Expectations and reality: the implementation of mobile devices in schools

Sarah Catharine Cornelius, Rachel Shanks

Research output: Contribution to conferenceUnpublished paper


The implementation of mobile devices in schools has received considerable attention recently in press reports, case studies and systematic reviews (for example Burden et al., 2012; Clark and Luckin, 2013). Lessons are emerging about the benefits of the devices, approaches to implementation and the impact on pupils, teachers and parents. However, mobile devices are still far from ubiquitous in schools and research evidence is needed to support decision makers and teachers as they consider options available to them. This presentation will focus on the teachers’ perspective to understand their expectations for mobile devices and how implementation impacts on them and their practice.

The presentation will draw on research being undertaken for the MODIS (Mobile Devices in Schools) project. Working in partnership with two local authorities, researchers from the University of Aberdeen are collecting data from primary and secondary schools implementing a range of mobile devices. These include ipod touches, ipads, other tablets and learners’ own devices. They are being implemented in different ways in different schools – in some cases across the whole school, in other cases for specific year groups or as class sets. Pre (or early) implementation questionnaires have been issued to teachers to explore their expectations, and classroom observations and interviews undertaken to understand the impact of the devices. This paper will draw on findings from two primary school case studies: one in which ipads have been implemented in specific classes and the other in which all pupils have been equipped with ipod touches. The focus is on the expectations that teachers had before the implementation of the devices, and the reality that emerged following implementation.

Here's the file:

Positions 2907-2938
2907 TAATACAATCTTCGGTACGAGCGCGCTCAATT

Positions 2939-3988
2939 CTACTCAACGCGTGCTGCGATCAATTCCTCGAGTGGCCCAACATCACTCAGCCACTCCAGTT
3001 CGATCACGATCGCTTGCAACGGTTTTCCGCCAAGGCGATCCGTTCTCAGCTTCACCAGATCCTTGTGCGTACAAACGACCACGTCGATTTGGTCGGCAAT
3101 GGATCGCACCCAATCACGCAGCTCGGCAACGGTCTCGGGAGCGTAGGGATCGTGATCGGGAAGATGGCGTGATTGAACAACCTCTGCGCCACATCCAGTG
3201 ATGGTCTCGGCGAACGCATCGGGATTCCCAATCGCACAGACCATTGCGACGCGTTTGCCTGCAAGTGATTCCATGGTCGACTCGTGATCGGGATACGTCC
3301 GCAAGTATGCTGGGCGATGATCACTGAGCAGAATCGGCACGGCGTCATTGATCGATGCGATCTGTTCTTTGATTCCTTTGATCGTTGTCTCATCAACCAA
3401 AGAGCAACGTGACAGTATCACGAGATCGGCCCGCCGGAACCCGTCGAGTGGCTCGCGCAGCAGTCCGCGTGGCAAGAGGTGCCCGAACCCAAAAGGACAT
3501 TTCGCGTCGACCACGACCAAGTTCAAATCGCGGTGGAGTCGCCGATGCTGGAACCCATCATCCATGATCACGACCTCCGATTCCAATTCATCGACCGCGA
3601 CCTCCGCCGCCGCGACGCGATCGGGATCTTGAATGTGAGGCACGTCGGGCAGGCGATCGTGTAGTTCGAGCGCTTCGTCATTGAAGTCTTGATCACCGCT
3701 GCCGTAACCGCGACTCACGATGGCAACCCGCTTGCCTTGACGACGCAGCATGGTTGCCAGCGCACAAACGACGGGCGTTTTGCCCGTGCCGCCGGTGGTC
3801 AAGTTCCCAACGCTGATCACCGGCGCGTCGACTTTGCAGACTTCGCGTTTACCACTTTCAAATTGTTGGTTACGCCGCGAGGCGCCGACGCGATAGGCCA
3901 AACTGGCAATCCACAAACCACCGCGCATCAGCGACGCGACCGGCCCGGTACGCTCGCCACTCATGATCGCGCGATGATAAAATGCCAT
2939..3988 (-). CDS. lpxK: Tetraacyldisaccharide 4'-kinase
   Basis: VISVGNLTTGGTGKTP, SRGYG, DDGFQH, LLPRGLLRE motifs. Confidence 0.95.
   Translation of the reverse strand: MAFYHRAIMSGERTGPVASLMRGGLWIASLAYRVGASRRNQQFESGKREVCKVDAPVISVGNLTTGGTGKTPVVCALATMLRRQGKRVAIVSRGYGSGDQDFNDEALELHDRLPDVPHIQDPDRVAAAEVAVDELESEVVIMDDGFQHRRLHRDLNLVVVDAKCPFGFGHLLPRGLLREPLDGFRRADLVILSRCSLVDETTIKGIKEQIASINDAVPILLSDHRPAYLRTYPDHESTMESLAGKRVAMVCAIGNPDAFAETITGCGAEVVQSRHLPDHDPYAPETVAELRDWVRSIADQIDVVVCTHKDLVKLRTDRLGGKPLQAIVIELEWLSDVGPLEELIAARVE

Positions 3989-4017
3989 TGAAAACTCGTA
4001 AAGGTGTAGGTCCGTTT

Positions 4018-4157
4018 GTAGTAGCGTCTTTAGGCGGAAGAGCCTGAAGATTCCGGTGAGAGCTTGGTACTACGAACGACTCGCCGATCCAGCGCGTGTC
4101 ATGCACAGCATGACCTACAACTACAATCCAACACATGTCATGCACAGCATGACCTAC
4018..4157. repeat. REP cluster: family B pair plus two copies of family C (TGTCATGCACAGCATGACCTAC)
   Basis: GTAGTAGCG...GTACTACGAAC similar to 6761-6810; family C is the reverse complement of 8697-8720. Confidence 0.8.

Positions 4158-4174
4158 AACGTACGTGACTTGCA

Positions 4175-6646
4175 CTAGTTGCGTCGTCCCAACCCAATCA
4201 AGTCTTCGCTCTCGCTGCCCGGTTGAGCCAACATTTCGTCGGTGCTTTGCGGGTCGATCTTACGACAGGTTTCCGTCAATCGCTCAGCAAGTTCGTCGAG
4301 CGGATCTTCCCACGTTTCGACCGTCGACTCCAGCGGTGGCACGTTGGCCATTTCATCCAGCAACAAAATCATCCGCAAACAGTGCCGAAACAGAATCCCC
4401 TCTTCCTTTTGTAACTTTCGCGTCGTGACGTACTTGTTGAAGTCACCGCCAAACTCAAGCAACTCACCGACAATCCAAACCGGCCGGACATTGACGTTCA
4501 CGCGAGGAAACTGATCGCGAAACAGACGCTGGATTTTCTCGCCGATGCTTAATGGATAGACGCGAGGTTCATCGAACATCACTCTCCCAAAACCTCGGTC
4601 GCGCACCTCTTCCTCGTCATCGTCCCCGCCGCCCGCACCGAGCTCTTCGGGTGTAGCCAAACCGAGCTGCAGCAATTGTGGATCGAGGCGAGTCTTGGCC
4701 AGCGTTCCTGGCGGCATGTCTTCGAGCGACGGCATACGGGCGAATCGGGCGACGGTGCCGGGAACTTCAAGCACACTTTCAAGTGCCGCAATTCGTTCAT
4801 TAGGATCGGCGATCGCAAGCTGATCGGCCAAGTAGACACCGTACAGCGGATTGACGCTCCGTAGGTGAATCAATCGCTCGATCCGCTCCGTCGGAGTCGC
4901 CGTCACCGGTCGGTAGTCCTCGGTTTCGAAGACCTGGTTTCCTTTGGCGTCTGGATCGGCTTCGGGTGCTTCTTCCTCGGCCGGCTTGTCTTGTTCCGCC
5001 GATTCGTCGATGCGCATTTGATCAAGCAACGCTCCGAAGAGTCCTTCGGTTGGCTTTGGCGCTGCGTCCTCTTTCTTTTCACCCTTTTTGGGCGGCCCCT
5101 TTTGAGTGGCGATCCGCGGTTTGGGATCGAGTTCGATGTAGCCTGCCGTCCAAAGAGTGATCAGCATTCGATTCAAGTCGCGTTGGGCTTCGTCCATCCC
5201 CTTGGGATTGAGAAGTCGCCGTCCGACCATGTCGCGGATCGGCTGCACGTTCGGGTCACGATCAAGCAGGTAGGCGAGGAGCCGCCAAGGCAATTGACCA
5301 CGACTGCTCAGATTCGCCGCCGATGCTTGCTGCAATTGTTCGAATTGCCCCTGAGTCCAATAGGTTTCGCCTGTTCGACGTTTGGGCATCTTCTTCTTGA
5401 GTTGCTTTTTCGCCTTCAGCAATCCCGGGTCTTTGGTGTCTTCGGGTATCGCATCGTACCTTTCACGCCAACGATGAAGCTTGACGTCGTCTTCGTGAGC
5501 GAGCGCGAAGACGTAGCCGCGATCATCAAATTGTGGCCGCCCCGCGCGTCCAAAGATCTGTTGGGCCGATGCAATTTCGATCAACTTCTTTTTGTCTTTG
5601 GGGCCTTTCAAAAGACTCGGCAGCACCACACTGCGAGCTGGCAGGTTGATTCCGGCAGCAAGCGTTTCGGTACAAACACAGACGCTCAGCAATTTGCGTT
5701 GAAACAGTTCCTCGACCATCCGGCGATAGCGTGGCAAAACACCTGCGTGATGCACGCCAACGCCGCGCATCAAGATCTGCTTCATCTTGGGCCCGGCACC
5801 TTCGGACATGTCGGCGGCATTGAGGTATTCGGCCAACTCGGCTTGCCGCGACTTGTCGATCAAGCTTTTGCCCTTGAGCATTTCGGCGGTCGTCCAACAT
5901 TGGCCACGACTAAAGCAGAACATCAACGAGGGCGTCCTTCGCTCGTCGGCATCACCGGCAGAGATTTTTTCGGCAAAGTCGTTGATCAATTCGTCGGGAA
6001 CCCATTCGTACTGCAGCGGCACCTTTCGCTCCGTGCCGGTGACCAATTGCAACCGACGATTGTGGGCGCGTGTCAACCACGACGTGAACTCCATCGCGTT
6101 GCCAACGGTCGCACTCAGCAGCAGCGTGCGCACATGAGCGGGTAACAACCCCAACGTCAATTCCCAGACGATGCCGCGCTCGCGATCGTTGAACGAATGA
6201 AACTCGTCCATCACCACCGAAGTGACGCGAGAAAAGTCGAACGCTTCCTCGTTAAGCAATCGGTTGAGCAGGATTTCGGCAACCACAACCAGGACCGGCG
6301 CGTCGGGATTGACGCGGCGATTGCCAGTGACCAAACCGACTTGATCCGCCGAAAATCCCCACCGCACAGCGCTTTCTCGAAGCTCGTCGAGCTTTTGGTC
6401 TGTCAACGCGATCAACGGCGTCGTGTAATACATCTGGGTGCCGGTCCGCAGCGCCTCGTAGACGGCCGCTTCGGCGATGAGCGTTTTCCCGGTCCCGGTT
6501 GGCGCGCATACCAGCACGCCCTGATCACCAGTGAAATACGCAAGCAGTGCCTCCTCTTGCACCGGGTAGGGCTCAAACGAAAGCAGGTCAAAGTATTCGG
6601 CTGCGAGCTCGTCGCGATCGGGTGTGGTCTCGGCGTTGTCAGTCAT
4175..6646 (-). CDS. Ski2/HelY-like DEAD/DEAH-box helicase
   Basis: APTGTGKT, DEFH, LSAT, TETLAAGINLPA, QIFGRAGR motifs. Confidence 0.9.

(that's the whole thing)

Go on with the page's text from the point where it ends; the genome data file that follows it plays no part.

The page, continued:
Emerging findings suggest that prior to implementation teachers expect mobile devices to provide better access to resources and opportunities that will help them meet individual learners’ needs. The reality is that that technical issues impact on what is possible, and there may be unexpected technical and practical issues as well as pupil demands and expectations to meet. However, the use of mobile devices becomes quickly embedded in classroom practice. In some cases they create new opportunities for teaching and learning, and in others afford new strategies for classroom management and control.

The presentation will highlight key findings from these case studies and provide examples of the use of mobile devised. It will outline the next steps for the MODIS project, which will ultimately consider data from a range of schools implementing a range of devices in order to explore teachers’ experiences and consider their support and training needs.


Clark W and Luckin R (2013) What the research says: ipads in the classroom. London Knowledge Lab, University of London. Available from http://digitalteachingandlearning.files.wordpress.com/2013/03/ipads-in-the-classroom-report-lkl.pdf

Burden K, Hopkins P, Male T, Martin S and Trala C (2012) iPad Scotland evaluation. University of Hull. Available from http://www2.hull.ac.uk/ifl/ipadresearchinschools.aspx
Original languageEnglish
Publication statusPublished - Sept 2013
EventAssocation for Learning Technology Annual Conference ALTC2013 - Nottingham, United Kingdom
Duration: 10 Sept 201312 Sept 2013


ConferenceAssocation for Learning Technology Annual Conference ALTC2013
Country/TerritoryUnited Kingdom


  • mobile devices
  • schools
  • ipods
  • ipads
  • teachers’ experiences


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